The city of Los Angeles needed more than partnerships with institutions to roll out its $1.3 million-dollar artificial intelligence (AI) initiative around air quality. It needed community buy-in.
Funded by NASA, the project “Predicting What We Breathe” uses AI that is driven by data from satellite and ground sensors to analyze urban air quality.
- People in low socioeconomic positions, and Black, Asian and Hispanic residents often face higher exposure to pollution, says the American Lung Association.
- Some of the city’s most impoverished communities were also found to have the least amount of air quality sensors, said Jeanne Holm, Deputy Mayor for Budget and Innovation for the city of Los Angeles.
- The sensors are needed to gather data to help the city understand how to provide clean air in neighborhoods that need it most.
In April 2021, the city set up citizen science programs with local community organizations to distribute free sensors to residents, Holm said at GovLoop’s May 12 virtual summit.
Working through trusted brokers like Pacoima Beautiful, an environmental justice organization, was key to gaining the communities’ trust for setting up the devices.
- “If we can convince [the brokers] this is a good thing, they use their trust to carry this forward,” Holm said.
- The city also used lessons learned from the census, where community trust was also vital to get residents counted. It continues to use ambassadors from the census to reach residents.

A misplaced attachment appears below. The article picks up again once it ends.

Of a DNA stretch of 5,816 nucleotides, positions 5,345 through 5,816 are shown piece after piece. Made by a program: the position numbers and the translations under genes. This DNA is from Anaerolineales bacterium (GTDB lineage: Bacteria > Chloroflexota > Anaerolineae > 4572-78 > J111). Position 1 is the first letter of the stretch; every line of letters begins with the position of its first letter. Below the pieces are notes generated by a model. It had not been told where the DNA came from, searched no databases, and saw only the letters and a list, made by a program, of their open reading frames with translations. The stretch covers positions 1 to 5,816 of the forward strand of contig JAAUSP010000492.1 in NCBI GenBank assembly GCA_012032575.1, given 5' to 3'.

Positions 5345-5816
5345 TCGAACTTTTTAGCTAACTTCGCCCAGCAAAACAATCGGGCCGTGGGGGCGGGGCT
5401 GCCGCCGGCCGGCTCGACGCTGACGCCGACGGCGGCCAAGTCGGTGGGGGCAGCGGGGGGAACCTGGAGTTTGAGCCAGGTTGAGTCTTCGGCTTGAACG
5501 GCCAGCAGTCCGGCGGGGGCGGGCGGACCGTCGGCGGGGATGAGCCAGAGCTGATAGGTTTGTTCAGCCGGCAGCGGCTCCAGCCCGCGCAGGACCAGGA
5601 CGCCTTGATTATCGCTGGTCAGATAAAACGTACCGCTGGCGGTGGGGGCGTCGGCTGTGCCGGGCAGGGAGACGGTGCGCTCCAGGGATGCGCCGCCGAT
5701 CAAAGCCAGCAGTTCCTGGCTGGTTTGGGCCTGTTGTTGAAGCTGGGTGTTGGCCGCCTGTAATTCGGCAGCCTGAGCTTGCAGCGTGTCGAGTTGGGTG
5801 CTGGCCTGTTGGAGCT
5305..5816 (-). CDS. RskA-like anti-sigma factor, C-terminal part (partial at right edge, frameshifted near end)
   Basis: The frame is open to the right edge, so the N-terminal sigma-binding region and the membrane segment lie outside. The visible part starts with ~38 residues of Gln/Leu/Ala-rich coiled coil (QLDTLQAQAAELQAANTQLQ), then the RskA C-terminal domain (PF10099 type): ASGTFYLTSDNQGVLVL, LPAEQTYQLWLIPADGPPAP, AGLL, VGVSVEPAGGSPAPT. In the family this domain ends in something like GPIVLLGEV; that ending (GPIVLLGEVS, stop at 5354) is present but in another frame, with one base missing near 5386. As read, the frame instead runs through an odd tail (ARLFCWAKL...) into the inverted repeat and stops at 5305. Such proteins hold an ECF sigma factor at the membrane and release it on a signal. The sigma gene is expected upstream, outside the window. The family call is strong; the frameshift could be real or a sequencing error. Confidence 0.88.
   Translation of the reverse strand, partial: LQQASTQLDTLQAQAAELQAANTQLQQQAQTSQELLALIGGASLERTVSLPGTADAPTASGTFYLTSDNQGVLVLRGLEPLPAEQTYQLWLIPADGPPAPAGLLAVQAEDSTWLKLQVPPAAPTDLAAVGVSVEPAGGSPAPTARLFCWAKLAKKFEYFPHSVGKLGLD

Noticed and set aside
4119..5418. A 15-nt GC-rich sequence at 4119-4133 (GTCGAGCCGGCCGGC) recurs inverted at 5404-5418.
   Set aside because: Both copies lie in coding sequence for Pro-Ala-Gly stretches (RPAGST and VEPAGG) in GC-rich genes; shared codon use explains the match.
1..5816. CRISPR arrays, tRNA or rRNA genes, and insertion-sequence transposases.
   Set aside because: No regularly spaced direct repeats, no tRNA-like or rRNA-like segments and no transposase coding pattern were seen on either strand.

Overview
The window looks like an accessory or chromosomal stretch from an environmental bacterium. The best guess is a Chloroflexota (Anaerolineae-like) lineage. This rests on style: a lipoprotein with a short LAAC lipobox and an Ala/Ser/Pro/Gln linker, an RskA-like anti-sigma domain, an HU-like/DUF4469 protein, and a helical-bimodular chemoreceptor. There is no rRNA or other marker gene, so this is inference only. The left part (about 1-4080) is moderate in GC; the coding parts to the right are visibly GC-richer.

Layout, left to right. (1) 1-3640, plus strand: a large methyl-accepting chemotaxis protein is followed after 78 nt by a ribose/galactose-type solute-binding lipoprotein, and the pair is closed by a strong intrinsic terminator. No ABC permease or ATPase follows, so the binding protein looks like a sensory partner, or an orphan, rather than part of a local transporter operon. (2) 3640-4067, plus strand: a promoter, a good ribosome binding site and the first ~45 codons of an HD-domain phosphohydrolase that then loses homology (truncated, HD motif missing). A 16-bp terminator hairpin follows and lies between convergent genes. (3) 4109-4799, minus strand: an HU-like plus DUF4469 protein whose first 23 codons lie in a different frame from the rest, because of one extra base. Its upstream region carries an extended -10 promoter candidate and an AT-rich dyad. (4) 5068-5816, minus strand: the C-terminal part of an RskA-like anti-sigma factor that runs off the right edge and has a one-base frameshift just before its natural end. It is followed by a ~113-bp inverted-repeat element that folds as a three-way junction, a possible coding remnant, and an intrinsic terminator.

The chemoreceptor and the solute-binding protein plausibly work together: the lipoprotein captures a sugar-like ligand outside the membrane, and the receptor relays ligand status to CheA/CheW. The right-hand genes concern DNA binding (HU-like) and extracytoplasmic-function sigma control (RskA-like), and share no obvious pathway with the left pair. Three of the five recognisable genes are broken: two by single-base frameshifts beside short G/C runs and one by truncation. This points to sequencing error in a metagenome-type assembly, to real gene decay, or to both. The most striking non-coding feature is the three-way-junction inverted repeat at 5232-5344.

The air quality project is just one of many new tech initiatives focused on equity. Others in Los Angeles include:
- BIG: LEAP, a citywide guaranteed income program.
- Angeleno Corps, which helps youth find employment in technology, arts and education.
- Angeleno Connect, a single sign-on capability for key city services that allows residents without bank accounts to qualify for banking services.
- Repair Innovation Fund, a participatory budget program that allows residents to decide where they want city funds spent.
- Get Connected LA (GCLA), a digital inclusion program that helps residents receive low-cost or no-cost internet.
“As we come out of the pandemic, it’s an opportunity to take advantage of what we made and figure out a way to sustain those and make them digitally equitable,” Holm said.